Who Owns these Guys?

On the forum at the new Essential-Eberron.com, where we’re now discussing The Road to Death, a reader with the handle Effect asks:

The characters in the Lost Mark trilogy, do you have any control over them being used by other authors or do they simply belong to WoTC now?

Not one bit. My novels for Wizards are work-for-hire. That means they own every word of them.

On a similar note, would you be against other authors using the characters either as apart of their stories or basiclly continuing their adventures (those that live at the end of the trilogy)?

Reason I’m asking is that I’m not sure if authors have a special pull toward characters they create and would rather they not be changed from how they visioned them or if they’d honestly be happy to see others use them. Cause if you move on to other things I’d love to see these characters again in either a story by you or someone else.

I’d prefer to be the only writer who tackles these characters, but I have no power over that. As Paul Crilley says, it can be bad form to propose something that uses someone else’s characters, but that doesn’t mean it can’t be done. Wizards could also ask another author to write a story using these characters, and they’d be well within their rights to do so.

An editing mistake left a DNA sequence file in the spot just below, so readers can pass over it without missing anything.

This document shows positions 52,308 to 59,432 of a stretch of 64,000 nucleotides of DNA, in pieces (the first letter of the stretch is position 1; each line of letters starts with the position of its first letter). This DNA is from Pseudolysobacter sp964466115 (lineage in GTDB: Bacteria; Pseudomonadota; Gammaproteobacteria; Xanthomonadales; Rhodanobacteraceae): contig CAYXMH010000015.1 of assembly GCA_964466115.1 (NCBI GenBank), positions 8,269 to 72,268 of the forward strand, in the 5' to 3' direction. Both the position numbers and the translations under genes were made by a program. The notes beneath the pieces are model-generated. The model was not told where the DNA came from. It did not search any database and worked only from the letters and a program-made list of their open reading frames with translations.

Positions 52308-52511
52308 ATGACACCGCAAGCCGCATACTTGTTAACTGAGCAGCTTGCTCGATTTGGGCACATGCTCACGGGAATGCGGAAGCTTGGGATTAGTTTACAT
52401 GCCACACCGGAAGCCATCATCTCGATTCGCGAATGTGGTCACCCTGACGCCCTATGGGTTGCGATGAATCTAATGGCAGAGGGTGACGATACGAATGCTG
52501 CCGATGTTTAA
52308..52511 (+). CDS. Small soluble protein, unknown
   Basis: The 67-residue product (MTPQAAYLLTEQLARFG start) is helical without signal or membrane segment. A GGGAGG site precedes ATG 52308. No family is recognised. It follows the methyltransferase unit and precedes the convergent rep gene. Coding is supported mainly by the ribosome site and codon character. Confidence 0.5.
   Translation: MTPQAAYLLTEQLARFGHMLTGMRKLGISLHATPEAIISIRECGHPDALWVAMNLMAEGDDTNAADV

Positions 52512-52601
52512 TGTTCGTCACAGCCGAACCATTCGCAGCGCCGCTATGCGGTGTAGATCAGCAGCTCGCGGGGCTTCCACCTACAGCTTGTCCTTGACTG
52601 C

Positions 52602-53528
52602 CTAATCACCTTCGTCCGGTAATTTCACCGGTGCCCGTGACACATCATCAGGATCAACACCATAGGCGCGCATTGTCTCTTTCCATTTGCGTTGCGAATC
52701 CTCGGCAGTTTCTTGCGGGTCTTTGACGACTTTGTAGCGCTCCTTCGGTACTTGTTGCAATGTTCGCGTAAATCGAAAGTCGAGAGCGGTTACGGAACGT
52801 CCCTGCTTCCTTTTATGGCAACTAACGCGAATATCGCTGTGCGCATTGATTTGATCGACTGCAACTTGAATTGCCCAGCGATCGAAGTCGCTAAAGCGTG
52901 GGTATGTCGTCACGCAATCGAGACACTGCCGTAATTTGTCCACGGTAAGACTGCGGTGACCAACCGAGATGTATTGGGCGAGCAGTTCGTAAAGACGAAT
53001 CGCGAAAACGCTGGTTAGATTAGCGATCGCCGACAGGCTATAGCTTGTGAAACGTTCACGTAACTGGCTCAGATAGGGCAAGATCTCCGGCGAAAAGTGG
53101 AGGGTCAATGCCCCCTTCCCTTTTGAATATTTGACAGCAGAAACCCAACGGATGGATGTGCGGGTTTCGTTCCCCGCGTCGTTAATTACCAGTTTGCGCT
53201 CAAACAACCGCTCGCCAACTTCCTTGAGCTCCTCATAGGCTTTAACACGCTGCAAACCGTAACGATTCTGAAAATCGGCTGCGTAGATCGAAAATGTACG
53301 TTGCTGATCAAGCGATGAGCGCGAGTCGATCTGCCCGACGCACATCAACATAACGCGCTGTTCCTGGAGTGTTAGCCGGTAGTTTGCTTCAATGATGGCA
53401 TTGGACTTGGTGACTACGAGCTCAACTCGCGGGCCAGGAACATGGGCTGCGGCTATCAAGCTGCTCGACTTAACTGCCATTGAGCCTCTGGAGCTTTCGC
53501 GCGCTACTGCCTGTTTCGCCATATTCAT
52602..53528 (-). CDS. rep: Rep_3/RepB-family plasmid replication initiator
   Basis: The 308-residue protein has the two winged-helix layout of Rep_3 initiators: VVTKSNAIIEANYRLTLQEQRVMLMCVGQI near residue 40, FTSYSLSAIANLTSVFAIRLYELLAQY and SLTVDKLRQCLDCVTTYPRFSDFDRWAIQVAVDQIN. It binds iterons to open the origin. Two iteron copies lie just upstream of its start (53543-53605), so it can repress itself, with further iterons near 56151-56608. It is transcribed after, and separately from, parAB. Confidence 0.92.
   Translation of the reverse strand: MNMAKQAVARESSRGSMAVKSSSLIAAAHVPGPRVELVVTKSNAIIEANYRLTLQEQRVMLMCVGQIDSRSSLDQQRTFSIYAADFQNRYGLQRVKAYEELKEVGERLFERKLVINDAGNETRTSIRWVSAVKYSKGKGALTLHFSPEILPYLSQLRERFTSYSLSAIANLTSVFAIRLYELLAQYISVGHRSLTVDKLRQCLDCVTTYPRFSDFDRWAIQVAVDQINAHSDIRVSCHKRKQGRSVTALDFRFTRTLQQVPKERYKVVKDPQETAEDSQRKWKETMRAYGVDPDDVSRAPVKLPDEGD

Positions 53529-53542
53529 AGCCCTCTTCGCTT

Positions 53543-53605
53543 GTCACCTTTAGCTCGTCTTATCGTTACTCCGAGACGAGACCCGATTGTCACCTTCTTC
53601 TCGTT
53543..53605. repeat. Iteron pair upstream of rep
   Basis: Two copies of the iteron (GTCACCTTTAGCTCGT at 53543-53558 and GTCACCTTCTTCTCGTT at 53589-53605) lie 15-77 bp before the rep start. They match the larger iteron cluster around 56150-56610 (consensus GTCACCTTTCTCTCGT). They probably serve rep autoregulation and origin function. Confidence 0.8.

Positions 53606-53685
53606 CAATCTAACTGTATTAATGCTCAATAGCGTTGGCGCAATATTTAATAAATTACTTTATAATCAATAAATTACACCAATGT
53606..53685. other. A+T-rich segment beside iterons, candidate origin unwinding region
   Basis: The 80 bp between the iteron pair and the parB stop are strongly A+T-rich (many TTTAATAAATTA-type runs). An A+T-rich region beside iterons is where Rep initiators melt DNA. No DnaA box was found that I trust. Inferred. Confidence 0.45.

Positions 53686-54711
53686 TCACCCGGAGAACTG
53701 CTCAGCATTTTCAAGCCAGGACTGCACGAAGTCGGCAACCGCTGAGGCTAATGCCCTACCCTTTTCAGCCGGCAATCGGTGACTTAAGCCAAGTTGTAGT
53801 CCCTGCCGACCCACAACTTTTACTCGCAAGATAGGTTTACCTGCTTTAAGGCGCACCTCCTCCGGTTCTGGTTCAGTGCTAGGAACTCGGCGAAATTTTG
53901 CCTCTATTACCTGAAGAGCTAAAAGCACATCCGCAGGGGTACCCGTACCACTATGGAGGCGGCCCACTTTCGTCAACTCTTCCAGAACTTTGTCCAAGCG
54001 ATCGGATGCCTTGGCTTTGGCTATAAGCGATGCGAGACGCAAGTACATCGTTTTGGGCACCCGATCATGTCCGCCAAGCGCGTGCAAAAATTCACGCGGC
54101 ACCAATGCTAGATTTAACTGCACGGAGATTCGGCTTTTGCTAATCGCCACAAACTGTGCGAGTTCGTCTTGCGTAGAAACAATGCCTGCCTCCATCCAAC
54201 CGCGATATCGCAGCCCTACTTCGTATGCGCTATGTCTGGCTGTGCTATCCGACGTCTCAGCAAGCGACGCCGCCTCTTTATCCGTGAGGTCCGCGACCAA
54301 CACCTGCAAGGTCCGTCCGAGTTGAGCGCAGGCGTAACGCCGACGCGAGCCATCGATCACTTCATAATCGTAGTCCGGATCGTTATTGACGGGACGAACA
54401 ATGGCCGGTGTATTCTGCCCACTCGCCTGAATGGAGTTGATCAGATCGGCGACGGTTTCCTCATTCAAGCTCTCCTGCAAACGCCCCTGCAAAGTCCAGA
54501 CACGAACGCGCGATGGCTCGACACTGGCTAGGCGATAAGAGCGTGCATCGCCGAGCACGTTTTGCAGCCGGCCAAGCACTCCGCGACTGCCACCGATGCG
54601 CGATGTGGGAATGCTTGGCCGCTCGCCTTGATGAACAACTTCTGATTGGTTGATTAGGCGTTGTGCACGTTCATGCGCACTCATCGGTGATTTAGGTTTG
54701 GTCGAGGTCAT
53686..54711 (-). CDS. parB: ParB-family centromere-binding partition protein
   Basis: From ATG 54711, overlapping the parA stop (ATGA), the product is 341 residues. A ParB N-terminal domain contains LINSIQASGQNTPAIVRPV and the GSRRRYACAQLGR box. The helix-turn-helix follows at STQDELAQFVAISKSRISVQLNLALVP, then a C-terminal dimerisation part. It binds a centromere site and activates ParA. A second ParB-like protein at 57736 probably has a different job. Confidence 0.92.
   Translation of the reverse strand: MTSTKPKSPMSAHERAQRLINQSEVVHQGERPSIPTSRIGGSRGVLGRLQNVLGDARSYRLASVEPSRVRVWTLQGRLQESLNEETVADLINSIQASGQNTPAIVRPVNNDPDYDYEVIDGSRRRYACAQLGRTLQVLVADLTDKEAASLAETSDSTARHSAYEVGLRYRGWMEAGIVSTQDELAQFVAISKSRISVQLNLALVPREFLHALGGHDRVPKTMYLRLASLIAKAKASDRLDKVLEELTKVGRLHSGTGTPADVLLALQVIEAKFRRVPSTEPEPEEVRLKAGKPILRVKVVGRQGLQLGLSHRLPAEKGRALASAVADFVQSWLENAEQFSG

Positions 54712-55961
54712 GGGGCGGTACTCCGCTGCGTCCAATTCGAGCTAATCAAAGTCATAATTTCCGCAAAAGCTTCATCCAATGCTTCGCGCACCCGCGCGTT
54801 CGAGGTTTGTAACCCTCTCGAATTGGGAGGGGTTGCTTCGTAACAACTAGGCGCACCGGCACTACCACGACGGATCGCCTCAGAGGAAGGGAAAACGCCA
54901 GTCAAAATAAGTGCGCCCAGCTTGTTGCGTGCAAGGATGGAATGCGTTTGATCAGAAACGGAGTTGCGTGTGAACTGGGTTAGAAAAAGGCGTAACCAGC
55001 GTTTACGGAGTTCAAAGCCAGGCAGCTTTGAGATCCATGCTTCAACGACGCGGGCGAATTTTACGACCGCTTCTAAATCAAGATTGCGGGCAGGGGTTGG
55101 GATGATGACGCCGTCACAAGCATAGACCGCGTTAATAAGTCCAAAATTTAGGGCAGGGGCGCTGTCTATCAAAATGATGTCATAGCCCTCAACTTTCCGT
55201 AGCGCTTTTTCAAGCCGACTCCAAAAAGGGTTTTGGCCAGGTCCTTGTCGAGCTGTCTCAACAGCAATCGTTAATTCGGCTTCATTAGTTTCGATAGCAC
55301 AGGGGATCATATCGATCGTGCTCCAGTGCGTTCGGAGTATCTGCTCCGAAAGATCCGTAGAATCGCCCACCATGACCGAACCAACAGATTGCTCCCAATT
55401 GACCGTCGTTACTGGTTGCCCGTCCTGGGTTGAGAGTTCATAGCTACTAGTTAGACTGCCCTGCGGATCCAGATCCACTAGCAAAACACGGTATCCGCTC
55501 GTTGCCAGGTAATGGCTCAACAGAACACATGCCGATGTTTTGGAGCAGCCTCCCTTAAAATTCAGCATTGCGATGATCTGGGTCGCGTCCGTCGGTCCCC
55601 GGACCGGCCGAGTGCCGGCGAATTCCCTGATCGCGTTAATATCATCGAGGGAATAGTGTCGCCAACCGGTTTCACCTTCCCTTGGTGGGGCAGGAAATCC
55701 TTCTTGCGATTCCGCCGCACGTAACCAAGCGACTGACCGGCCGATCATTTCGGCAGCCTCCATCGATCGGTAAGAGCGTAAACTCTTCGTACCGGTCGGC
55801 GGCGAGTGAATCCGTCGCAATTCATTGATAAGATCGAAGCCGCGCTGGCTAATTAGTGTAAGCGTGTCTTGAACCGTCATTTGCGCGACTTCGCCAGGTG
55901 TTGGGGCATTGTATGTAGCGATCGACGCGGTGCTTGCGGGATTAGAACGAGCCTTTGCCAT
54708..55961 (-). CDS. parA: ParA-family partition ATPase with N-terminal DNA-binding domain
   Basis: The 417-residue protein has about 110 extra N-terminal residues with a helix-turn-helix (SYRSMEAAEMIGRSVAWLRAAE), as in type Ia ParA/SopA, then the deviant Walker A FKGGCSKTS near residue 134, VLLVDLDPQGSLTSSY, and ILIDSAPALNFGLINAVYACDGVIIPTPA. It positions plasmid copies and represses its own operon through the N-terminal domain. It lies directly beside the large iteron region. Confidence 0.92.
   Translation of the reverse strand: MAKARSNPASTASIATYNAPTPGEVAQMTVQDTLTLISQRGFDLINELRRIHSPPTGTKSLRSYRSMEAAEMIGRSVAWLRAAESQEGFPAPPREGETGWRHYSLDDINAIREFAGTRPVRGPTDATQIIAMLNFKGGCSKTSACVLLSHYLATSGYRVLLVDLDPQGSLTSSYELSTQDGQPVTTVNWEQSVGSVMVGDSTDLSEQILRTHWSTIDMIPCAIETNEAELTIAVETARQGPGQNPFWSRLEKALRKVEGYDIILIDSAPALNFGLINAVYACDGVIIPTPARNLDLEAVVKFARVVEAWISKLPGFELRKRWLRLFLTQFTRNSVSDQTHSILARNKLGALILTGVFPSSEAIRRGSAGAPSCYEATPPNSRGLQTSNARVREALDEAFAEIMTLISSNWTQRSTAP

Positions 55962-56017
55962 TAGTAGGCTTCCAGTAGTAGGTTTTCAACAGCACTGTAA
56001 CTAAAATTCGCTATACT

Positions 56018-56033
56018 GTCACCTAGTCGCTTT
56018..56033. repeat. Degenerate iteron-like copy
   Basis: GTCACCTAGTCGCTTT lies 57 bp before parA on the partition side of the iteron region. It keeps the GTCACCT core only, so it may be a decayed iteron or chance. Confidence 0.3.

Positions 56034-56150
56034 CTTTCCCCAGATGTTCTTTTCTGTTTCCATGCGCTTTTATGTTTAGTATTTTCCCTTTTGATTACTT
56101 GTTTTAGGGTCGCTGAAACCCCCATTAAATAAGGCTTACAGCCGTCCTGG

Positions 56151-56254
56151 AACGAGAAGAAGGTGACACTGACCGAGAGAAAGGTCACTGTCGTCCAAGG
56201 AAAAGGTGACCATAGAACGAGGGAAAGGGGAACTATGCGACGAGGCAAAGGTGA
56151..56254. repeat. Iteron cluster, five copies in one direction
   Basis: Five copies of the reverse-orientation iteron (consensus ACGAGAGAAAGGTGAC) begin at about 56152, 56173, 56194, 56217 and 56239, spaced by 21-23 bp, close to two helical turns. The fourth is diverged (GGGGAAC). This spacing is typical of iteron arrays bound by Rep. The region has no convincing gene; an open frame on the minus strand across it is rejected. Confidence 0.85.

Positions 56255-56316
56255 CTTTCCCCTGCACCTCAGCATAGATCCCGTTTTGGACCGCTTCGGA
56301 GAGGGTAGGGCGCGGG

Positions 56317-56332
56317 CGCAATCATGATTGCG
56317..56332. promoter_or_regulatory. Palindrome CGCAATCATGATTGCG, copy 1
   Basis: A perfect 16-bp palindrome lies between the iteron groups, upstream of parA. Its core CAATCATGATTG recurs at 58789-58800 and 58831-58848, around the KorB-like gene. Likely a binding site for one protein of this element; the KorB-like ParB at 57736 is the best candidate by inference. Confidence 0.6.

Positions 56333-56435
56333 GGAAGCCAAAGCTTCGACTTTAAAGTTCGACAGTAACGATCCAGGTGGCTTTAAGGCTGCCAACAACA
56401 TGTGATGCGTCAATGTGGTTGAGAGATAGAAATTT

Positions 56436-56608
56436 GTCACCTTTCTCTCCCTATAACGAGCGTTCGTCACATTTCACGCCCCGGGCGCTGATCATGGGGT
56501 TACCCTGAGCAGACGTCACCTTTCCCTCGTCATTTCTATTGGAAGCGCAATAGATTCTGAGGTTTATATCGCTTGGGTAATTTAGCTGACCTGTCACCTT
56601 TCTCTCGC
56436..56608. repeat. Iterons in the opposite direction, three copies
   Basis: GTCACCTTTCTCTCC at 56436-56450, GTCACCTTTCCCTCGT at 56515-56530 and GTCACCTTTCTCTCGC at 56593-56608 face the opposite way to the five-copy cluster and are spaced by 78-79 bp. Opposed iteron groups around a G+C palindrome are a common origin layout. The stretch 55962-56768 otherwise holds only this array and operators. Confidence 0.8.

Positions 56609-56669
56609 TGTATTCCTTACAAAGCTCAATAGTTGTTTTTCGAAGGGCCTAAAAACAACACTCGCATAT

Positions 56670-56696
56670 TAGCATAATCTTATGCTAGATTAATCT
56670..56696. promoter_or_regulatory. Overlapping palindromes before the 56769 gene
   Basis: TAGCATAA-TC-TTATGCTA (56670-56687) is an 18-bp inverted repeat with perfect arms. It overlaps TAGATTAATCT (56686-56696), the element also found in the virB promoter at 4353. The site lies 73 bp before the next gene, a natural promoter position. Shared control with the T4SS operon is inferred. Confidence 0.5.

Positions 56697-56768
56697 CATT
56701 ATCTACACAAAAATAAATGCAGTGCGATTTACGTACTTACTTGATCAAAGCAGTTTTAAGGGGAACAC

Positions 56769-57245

In my other series for Wizards, The Knights of the Silver Dragon, I created the characters and the setting, but I only wrote the first novel. Other authors took up the exact same characters and ran with them from there. I’m coming back to write books #13 and #14 (and a couple more after that), but in the meantime other writers play in the sandbox I built.

I built that sandbox for Wizards, though, and they own it. They can do whatever they like with it. I knew that going into the deal, and I’m comfortable with it.

It can be strange to read someone else’s take on characters I created. Sometimes I’ll think, “I wouldn’t have done it that way.” But that doesn’t detract from their work. It’s just different. It can even illuminate aspects of the characters that I might not have considered, making for a richer experience.

The Knights line has an excellent editor (Nina Hess) who keeps all us authors on the same path too. That helps ensure the characters and stories run true throughout the series.

Mark Sehestedt is a fantastic editor too, and I don’t think he’d steer people toward using characters from The Lost Mark trilogy without good reason. In any case, most writers would rather take the opportunity to create their own characters and stories and chart their own courses, rather than skipping along in my wake.